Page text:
Evacuation - 1940

In September 1940, with the growing threat of invasion, the Government considered the evacuation of the civil population from East and South-East Coastal towns.

Voluntary evacuation was encouraged but in the summer of 1940 compulsory evacuation was considered.
A number of problems were identified with compulsory evacuation:

  • It would involve 200,000 which would have to be evacuated and compulsory billeted inland. If invasion did not occur this might cause a difficult situation to arise.
  • Public opinion was considered to be already “somewhat jumpy” and would become more so if compulsory evacuation was ordered from South-East and East coastal towns. Also people on other parts of the coast would ask why they were not being evacuated.
  • People evacuated from the Coastal strip would still be liable to bombing in the rear areas.
  • Any invasion would likely only be on a few points of the coast. Was it necessary to evacuate the whole South-East and East coast towns if only a few points would be affected by attack?
    • As a result the War Cabinet decided “That the scheme for compulsory evacuation of all but essential people from the nineteen East coast towns between Sheringham and Folkestone should not be put into operation for the present”.

      The Minister of Home Security was still to encourage voluntary evacuation from these towns and if any of these towns were affected by operations the civil population should be made aware that they would have to stay where they were – “Stand Firm”.

      Ipswich was one of the coastal towns affected. The Emergency Committee drew up a plan for voluntary evacuation during Sept 1940, with people expected not to settle anywhere east of Bury St Edmunds. When the immediate invasion threat subsided during October, the question of allowing evacuees to return arose and by November many had returned. However the Government maintained the voluntary evacuation scheme up until 1944, as to relax it would mean admitting there was no longer any threat of invasion, which would have affected the policy for the Home Guard. The Regional Commissioner maintained the pressure on the Emergency Committee to continue to encourage voluntary evacuation, which the Committee continued to resist. The Regional Commissioner was finally forced to put the scheme into “cold storage” in August 1944, when he informed the Emergency Committee that Ipswich would have to house some of the evacuees from London as a result of the V1 rocket attacks on the Capital. He could no longer argue that Ipswich should continue to encourage voluntary evacuation while at the same time receiving evacuees from London!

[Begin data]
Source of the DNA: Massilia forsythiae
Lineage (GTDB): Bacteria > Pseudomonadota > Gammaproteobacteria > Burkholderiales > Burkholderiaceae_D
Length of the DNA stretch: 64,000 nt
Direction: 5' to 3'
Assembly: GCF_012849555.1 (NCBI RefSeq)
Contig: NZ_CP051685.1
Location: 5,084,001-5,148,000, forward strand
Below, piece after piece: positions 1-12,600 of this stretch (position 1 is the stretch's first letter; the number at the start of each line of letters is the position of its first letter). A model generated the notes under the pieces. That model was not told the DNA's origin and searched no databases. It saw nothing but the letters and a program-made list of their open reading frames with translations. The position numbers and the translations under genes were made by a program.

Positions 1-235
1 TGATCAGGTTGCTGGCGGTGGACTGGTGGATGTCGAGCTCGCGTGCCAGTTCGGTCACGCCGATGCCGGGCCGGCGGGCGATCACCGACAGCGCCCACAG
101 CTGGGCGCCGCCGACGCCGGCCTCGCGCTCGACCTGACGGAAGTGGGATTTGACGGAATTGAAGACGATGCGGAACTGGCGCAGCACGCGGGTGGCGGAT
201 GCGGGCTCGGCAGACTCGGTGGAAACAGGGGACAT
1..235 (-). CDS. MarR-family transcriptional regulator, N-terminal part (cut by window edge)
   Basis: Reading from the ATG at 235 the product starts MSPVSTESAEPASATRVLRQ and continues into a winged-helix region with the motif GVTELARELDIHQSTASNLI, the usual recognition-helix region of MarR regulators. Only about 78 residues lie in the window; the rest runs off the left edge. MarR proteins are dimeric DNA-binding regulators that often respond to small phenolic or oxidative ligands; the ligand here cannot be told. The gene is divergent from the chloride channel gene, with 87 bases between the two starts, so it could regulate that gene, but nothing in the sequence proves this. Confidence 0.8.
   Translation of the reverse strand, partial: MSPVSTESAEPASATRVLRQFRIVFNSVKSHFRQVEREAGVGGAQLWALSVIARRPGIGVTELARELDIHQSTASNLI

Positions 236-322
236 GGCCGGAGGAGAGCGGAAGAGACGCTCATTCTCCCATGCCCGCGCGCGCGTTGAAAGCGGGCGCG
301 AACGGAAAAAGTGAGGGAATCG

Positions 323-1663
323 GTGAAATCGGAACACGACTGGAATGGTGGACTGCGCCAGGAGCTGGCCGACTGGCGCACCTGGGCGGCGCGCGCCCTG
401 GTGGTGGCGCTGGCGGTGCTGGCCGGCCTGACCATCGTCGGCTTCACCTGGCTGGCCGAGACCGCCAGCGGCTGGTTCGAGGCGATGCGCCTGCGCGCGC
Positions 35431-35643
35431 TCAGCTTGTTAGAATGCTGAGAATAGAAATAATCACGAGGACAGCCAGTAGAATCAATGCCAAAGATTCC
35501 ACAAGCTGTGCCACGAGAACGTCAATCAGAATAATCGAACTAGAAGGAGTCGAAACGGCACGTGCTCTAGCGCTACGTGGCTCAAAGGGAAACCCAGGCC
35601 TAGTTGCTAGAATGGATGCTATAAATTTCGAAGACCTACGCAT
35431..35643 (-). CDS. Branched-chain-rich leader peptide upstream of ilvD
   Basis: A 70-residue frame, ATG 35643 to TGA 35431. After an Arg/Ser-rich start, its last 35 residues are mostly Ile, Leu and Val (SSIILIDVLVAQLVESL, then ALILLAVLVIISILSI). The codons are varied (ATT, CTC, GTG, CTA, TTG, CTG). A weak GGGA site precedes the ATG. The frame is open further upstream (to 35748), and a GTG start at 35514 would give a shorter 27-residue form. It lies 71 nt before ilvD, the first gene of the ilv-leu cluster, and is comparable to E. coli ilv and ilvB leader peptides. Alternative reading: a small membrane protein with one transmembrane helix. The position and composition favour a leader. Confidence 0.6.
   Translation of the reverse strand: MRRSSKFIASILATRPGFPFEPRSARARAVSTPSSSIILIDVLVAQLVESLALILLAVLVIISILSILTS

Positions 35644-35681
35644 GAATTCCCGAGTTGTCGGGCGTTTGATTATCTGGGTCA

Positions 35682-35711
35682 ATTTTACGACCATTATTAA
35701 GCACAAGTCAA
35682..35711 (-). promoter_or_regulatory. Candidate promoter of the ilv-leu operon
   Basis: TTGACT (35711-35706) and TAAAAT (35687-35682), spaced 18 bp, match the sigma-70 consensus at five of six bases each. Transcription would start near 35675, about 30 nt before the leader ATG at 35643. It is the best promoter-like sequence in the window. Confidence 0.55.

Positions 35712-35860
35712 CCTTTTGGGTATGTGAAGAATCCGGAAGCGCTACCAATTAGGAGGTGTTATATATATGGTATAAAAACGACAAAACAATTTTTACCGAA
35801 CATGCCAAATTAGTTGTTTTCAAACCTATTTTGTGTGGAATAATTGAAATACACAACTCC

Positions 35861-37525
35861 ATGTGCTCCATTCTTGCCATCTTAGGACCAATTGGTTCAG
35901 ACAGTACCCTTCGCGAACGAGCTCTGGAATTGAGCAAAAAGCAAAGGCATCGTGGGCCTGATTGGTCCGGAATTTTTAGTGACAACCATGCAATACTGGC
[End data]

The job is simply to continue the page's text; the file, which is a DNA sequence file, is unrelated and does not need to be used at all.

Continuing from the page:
Another evacuation scheme that was put into place but soon halted in the summer of 1940 was the evacuation of children to North America. In June the scheme was being promoted by a Committee of private Members of the House of Commons and enquiries to the scheme were occupying a staff of 350 people! Many public schools were also considering removal to North America. Practical difficulties included providing sufficient shipping along with naval escorts. The scheme was also generating rumours – that the Royal Princess had gone to Canada and that King and Queen and Government were to follow soon. The Government decided to call a halt to the scheme by closing the lists on the grounds that more names had been received than could be dealt with. Public schools were also to be encouraged not make arrangements to remove to North America.

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